© Emily Strange/UC Berkeley News
A new study challenges the idea that addiction might be hardwired in our brains

Challenging the idea that addiction is hardwired in the brain, a new UC Berkeley study of mice suggests that even a short time spent in a stimulating learning environment can rewire the brain's reward system and buffer it against drug dependence.

Scientists tracked cocaine cravings in more than 70 adult male mice and found that those rodents whose daily drill included exploration, learning, and finding hidden tasty morsels were less likely than their enrichment-deprived counterparts to seek solace in a chamber where they had been given cocaine.

"We have compelling behavioral evidence that self-directed exploration and learning altered their reward systems so that when cocaine was experienced it made less of an impact on their brain," said Linda Wilbrecht, assistant professor of psychology and neuroscience at UC Berkeley and senior author of the paper just published in the journal, Neuropharmacology.

By contrast, mice who were not intellectually challenged and/or whose activities and diets were restricted, were eager to return to the quarters where they had been injected with cocaine for weeks on end.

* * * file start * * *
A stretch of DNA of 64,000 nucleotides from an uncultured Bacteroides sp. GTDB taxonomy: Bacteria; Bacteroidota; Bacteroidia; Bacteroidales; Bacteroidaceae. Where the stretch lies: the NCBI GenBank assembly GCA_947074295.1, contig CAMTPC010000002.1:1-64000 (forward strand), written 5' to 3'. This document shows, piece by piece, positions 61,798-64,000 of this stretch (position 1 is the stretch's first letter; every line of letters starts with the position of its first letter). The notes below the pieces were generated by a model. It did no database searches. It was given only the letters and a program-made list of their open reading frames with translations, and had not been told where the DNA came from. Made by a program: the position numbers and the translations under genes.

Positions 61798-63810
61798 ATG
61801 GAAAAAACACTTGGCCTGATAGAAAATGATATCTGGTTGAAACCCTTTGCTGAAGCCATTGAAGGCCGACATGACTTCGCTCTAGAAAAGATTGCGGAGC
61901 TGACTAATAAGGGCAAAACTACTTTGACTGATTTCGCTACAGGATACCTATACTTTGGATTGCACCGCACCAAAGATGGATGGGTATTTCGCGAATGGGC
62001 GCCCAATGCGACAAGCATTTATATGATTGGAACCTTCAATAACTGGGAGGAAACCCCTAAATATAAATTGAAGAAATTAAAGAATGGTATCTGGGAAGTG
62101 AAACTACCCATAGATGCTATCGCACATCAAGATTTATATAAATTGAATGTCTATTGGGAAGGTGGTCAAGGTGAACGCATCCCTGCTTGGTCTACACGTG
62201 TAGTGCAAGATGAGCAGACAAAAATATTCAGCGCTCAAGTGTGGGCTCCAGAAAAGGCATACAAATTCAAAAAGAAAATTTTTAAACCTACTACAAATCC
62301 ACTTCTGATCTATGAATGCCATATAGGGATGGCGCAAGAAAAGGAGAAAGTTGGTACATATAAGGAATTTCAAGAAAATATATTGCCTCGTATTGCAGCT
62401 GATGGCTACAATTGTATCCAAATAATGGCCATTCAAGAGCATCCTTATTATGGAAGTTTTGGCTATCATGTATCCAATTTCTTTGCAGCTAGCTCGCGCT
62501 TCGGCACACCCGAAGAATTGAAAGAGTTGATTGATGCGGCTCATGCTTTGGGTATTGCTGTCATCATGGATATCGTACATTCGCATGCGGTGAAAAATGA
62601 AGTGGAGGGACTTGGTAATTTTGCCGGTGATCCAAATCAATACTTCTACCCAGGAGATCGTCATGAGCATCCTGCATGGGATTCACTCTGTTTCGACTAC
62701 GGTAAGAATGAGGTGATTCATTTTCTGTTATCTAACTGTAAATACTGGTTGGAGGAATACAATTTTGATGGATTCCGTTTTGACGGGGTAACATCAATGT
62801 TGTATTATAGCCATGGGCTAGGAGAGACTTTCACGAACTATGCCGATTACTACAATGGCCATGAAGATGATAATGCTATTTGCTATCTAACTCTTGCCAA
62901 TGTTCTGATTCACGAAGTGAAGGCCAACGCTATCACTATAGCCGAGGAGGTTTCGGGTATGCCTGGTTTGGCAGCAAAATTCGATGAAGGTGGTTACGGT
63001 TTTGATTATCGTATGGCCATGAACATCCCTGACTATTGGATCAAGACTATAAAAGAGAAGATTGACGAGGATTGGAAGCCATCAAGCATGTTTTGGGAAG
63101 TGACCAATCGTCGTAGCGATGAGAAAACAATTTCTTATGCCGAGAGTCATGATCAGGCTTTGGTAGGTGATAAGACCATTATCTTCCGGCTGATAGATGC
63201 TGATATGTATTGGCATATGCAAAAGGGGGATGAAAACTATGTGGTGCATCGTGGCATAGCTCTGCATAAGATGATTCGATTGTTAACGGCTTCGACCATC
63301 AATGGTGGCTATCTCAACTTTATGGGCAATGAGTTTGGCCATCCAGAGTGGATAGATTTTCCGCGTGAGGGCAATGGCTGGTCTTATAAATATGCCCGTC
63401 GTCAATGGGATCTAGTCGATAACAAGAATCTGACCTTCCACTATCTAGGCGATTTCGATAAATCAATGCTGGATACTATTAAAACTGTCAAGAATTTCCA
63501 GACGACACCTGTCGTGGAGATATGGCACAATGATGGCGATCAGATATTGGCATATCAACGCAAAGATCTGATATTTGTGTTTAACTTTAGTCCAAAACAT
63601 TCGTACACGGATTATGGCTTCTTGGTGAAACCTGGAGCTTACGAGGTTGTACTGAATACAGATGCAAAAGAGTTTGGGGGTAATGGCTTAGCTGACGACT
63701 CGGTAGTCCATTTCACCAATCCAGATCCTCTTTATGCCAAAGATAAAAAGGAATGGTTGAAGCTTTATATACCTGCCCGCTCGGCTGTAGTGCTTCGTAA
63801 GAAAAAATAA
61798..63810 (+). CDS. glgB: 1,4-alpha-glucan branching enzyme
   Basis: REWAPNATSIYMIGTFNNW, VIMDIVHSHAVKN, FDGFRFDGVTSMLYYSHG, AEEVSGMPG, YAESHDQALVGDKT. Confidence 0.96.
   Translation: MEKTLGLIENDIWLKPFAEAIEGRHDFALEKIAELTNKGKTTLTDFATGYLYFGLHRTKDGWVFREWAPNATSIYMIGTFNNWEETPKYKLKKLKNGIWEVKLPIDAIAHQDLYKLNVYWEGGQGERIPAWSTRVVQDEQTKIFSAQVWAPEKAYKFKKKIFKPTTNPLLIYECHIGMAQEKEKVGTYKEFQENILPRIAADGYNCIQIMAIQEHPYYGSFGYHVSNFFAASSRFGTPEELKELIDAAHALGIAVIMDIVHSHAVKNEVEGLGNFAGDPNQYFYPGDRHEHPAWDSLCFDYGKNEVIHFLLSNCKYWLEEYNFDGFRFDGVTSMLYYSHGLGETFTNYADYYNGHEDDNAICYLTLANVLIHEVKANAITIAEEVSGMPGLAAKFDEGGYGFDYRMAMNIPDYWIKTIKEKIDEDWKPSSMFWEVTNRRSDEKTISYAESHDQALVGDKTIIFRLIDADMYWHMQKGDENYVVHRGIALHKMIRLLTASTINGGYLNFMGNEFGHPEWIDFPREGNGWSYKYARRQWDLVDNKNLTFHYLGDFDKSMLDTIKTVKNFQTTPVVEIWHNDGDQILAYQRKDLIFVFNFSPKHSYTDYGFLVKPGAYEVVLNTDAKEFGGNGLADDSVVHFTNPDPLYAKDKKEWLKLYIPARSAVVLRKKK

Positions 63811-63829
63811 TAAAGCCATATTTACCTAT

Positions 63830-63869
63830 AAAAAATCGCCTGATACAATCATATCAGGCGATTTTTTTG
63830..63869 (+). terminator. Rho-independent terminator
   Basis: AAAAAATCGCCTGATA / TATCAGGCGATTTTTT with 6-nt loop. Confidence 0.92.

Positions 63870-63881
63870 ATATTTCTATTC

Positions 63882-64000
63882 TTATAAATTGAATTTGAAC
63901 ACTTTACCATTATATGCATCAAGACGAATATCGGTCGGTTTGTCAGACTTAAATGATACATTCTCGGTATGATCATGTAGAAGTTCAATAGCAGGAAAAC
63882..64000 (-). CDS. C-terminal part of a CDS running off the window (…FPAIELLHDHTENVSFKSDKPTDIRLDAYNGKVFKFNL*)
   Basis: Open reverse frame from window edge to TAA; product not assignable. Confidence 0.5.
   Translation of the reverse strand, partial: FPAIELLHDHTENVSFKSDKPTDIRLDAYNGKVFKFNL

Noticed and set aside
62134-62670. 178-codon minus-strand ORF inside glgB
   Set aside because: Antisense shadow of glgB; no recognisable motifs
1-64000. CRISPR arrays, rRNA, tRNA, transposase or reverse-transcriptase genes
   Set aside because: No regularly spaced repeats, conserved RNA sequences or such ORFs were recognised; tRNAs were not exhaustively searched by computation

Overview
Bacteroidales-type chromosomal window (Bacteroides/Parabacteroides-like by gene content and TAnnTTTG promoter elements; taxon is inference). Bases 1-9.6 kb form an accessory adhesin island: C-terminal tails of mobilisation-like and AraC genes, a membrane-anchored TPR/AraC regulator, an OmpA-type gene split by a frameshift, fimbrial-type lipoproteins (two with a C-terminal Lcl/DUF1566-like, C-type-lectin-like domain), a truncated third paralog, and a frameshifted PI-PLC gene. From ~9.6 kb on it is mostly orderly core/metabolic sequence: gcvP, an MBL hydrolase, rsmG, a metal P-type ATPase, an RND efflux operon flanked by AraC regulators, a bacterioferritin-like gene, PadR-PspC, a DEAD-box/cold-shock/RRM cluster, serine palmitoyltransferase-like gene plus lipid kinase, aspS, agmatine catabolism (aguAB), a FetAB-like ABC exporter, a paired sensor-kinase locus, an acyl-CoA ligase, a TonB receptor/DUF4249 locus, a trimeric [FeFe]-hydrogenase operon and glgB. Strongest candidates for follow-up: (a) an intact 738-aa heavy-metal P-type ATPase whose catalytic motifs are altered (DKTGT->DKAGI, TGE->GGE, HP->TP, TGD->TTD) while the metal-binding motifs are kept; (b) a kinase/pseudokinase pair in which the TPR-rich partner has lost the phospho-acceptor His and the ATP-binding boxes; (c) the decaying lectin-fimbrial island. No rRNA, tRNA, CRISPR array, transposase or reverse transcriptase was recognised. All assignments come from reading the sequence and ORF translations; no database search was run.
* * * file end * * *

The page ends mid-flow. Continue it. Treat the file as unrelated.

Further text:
"We know that mice living in deprived conditions show higher levels of drug-seeking behavior than those living in stimulating environments, and we sought to develop a brief intervention that would promote resilience in the deprived animals," said study lead author Josiah Boivin, a Ph.D. student in neuroscience at UC San Francisco who conducted the research at UC Berkeley as part of his thesis work.

Drug abuse and addiction rank among the world's more costly, destructive and seemingly insurmountable problems. Previous studies have found that poverty, trauma, mental illness and other environmental and physiological stressors can alter the brain's reward circuitry and make us more susceptible to substance abuse.